When Malala is 11, she is approached by the BBC who feel that a child’s viewpoint would be very significant. She is asked to write an anonymous blog about her life, and chooses the pseudonym “Gul Makai”. People she knows, including some of the girls at school discover it but she wisely keeps it secret. The Taliban’s powers are increasing. They have instructed families to send them the names of marriageable women, so that marriages can be arranged for them. They have announced a date in 2009, by which all girls’ schools must be closed, yet Malala keeps hoping that something will prevent this. She becomes bolder and more confident, being taken in 2008 by her father to Peshawar to speak at the local press club. She has written a clear and passionate speech, “How dare the Taliban take away my basic right to education?”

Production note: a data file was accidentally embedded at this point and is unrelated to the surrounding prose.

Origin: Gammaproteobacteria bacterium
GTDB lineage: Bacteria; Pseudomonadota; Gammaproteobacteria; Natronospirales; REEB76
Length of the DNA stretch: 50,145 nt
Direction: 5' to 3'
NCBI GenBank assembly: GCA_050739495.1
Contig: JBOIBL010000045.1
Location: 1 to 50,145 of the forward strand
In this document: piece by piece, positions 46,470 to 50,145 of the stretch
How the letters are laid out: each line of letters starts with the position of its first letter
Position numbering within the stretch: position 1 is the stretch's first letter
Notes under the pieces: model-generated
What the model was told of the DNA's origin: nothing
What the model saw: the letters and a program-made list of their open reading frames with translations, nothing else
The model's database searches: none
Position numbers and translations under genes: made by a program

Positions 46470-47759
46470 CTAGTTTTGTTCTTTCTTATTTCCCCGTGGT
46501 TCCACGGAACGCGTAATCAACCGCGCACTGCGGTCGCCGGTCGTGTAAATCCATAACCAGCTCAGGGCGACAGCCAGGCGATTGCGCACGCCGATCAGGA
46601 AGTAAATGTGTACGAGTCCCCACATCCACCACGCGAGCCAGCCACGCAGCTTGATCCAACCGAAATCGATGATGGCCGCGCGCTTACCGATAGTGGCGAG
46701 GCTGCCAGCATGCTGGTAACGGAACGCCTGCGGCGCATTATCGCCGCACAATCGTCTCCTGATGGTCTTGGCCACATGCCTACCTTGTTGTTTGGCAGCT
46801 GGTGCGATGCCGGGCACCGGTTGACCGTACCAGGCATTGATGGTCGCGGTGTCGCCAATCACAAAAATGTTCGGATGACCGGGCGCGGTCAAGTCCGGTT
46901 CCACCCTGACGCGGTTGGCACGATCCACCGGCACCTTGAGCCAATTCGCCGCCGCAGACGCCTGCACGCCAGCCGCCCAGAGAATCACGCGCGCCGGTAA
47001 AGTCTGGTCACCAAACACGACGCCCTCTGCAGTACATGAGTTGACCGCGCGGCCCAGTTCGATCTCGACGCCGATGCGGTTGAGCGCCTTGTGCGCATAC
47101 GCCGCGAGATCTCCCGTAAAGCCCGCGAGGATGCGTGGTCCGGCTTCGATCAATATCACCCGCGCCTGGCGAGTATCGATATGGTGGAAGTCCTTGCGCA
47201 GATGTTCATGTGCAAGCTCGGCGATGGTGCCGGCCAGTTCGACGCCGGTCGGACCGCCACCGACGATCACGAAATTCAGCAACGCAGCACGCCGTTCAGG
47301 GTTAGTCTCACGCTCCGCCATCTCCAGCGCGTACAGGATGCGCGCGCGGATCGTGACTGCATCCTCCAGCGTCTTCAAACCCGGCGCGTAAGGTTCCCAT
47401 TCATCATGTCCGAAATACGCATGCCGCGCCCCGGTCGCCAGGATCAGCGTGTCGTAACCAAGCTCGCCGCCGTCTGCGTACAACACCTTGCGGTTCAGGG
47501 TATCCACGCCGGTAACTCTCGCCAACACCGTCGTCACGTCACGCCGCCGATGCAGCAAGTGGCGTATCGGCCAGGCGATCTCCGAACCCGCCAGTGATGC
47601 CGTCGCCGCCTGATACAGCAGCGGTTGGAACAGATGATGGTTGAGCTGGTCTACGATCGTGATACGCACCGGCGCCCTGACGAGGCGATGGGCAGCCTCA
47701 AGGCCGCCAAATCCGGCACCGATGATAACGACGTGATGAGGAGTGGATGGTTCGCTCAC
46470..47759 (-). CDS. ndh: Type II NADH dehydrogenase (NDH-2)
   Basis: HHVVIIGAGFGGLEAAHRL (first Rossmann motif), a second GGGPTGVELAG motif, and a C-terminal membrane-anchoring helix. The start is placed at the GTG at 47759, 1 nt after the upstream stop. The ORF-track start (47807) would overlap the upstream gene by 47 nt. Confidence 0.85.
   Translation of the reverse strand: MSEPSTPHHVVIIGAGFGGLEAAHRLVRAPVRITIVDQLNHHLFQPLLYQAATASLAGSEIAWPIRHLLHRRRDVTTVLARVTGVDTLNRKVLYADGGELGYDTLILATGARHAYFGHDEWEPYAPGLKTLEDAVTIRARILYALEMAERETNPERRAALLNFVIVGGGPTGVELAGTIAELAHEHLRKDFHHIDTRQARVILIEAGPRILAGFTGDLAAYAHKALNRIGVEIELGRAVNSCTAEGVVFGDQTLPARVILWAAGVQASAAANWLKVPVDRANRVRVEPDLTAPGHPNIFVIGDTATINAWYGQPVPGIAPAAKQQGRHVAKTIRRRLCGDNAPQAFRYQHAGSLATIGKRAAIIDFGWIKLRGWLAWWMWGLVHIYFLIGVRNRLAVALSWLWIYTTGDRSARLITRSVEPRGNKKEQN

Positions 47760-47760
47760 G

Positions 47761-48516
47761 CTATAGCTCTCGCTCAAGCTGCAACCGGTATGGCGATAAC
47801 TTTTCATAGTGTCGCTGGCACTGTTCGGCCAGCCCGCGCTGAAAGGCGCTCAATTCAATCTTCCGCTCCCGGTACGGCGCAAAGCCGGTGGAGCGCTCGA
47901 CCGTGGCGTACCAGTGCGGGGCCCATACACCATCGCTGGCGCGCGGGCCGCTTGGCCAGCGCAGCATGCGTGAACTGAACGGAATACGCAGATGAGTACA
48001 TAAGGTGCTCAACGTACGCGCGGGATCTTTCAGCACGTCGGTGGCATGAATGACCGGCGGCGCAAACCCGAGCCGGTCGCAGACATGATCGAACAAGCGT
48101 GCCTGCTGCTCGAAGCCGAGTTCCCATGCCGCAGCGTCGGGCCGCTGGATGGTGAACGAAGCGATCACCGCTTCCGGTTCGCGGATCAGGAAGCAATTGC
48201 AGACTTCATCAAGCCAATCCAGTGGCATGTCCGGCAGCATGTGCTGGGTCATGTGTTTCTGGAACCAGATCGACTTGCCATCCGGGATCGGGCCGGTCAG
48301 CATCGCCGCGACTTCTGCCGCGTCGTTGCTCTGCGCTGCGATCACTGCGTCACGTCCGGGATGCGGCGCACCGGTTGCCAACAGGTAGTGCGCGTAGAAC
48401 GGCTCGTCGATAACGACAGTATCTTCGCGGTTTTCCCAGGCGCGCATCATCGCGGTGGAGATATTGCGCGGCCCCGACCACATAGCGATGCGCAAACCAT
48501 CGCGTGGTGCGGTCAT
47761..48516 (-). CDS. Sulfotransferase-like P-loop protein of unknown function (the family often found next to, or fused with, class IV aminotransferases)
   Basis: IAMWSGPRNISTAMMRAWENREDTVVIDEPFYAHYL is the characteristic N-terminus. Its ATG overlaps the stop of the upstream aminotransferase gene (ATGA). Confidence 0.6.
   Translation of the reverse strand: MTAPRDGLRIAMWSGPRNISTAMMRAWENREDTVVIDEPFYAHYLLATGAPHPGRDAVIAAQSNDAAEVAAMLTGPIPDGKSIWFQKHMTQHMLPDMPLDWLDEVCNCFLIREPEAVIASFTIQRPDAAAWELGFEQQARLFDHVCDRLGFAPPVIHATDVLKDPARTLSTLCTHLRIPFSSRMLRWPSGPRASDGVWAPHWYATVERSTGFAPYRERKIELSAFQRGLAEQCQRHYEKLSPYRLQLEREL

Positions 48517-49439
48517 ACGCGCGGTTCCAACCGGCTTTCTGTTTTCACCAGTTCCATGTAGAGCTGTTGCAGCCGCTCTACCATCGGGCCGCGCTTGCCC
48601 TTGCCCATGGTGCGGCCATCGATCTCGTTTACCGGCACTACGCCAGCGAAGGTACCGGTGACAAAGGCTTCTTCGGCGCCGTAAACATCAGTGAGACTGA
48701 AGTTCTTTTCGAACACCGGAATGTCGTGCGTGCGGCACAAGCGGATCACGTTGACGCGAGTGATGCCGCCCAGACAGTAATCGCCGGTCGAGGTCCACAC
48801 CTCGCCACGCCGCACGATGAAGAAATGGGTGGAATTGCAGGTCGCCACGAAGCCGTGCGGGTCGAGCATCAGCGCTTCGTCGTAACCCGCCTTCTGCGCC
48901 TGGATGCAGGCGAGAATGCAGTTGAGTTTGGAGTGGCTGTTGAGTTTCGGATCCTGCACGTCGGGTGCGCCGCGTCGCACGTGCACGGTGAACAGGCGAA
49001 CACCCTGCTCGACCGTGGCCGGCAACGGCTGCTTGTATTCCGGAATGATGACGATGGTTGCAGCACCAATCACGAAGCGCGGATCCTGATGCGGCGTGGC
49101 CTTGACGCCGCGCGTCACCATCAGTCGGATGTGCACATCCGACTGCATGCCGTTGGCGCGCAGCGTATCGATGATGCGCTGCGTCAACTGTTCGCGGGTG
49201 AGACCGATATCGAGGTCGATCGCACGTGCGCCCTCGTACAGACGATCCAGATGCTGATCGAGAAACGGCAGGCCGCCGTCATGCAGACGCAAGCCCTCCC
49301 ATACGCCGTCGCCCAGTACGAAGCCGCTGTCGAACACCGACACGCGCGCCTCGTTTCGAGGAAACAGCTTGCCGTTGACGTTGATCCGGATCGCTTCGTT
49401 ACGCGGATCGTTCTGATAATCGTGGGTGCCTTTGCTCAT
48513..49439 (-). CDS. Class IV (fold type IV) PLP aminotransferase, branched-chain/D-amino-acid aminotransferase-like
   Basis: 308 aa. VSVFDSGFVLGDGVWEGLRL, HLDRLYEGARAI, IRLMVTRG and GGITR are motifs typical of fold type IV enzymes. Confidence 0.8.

Inevitably though, the final day of school arrives. Malala cannot believe it; her books are her proudest possessions. She is followed around by a camera crew from the New York Times, making a documentary. Her life seems empty without school, and increasingly the family are living in fear of their very lives. Malala compares their existence to a family of which she has just read, in “Anne Frank’s Diary”. Deciding they will have to leave their home, Malala’s family, like many others, flee to relatives. Others flee to friends, even though this means that in some homes the males have to leave. The Pashtun tradition of hospitality conflicts with the belief that an unmarried female should not reside in the same home as a male who is not her relative, but they respect both principles. Malala goes to school again with a cousin. She is now 12 years old, although everybody is living in too much turmoil to mark her birthday in the way they always had.